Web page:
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Title: Aspects of frustrated magnetism
Author: Conlon, Peter Hugh
Awarding Body: University of Oxford
Current Institution: University of Oxford
Date of Award: 2010
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Models of magnetism show complex collective behaviour which arises from simple interactions among microscopic degrees of freedom. Upon cooling from high temperatures conventional magnets typically undergo a phase transition to a magnetically ordered phase due to microscopic interactions which favour an ordered state. In frustrated magnets however, competing microscopic interactions place non-trivial constraints on the allowed configurations at low temperature, without selecting a unique ordered state. In this thesis, we investigate the collective behaviour of a paradigmatic frustrated magnet, the classical Heisenberg model on the pyrochlore lattice with antiferromagnetic nearest neighbour interactions. Within a self consistent Gaussian approximation, we derive analytic expressions for correlation functions which match Monte Carlo simulations extremely well at all temperatures. We study the precessional dynamics of the model and provide a comprehensive description of the dynamics by constructing an analytically tractable stochastic model by extending the self-consistent Gaussian approximation to include dynamics. We relate these results to other highly constrained models. Real experimental systems often have features that go beyond the phenomenology afforded by the simplest models; we investigate the effects of further neighbour interactions on paramagnetic spin correlations, and propose further neighbour interactions as the mechanism underlying experimentally observed patterns of scattering in frustrated spinel compounds. In the dynamics linearized around a ground-state, the macroscopic degeneracy of the classical model leads to modes with zero frequency. Small perturbations stabilize ordered states and lift such zero modes to finite frequency. The ordered state has two widely separated energy scales both of which affect the dynamics, the leading scale of nearest neighbour exchange coupling, and the much smaller scale of the perturbation which relieves the frustration. We investigate the interplay between these widely different energy scales in setting the mode frequencies in states ordered by weak interactions.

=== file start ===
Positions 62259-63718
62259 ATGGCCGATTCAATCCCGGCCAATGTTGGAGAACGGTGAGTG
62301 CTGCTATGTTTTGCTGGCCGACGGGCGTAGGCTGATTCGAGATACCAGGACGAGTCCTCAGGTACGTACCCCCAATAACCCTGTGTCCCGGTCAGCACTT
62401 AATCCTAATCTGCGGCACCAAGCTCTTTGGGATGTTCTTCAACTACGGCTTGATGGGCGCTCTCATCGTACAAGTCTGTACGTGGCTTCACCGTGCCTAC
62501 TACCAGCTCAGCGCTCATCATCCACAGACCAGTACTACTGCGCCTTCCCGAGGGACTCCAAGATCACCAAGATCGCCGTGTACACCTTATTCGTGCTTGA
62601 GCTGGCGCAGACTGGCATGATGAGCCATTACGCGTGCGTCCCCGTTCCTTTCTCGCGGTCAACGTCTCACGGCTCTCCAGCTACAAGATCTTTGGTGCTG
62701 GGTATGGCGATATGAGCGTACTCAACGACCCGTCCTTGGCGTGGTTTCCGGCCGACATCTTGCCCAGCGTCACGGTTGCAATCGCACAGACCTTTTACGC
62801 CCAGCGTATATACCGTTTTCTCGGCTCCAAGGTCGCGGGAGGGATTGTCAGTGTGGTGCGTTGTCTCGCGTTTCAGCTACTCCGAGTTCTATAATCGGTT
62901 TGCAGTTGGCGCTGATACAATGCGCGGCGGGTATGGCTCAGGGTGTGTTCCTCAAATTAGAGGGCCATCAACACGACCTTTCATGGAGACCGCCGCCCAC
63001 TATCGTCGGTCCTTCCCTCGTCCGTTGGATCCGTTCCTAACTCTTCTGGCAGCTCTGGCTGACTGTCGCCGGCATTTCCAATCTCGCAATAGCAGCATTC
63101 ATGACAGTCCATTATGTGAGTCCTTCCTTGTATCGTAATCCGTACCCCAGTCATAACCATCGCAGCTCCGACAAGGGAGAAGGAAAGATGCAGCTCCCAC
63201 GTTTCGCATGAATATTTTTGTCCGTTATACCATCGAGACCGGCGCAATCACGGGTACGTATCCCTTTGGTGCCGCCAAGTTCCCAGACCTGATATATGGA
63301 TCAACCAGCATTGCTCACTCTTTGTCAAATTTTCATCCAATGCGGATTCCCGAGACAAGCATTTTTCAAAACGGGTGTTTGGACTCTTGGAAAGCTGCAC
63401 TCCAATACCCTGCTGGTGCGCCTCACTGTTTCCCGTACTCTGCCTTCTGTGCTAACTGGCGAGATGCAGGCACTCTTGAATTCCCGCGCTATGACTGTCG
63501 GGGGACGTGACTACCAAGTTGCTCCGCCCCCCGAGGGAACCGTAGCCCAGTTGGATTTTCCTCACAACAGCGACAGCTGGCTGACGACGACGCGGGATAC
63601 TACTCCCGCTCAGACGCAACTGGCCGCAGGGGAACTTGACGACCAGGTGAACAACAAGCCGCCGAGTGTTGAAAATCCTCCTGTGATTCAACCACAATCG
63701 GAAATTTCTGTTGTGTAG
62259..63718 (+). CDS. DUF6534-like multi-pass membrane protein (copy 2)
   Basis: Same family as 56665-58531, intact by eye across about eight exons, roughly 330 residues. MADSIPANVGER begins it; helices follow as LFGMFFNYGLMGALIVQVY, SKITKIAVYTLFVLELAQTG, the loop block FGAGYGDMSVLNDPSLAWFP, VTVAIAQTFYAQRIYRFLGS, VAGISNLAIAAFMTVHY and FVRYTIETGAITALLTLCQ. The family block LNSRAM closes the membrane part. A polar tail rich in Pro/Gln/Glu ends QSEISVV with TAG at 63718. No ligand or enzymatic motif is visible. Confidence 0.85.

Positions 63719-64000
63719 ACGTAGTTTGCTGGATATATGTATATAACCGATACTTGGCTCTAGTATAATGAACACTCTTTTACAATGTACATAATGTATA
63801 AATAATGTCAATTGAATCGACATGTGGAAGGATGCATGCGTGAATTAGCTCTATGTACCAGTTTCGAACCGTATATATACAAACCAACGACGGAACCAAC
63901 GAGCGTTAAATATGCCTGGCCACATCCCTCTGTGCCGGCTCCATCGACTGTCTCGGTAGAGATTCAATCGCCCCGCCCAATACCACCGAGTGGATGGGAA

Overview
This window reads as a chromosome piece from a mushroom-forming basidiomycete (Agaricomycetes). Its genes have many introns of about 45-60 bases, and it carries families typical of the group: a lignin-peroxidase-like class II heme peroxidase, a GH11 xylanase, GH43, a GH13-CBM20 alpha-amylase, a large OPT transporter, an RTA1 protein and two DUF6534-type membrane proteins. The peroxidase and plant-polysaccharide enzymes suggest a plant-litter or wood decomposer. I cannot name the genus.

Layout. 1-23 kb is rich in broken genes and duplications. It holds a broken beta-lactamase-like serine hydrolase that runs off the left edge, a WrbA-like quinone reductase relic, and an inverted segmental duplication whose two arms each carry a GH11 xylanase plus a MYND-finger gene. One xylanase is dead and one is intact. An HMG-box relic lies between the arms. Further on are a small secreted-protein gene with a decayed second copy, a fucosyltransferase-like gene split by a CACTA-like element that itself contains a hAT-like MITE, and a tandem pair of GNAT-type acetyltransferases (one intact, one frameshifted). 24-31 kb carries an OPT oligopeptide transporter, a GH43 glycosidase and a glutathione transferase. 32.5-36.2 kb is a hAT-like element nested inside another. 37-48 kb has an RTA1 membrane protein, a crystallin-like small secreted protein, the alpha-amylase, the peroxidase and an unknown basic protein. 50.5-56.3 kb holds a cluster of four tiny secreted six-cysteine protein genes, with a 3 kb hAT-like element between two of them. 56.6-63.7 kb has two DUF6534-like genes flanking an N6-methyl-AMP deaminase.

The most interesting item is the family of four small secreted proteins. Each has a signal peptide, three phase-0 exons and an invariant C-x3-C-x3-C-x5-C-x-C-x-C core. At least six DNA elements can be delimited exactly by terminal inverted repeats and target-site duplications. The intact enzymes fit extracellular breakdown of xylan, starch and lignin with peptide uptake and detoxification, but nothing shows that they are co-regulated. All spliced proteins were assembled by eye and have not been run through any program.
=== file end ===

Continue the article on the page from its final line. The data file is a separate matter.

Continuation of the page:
Supervisor: Chalker, John Sponsor: Not available
Qualification Name: Thesis (Ph.D.) Qualification Level: Doctoral
EThOS ID:  DOI: Not available
Keywords: Theoretical physics ; frustrated magnetism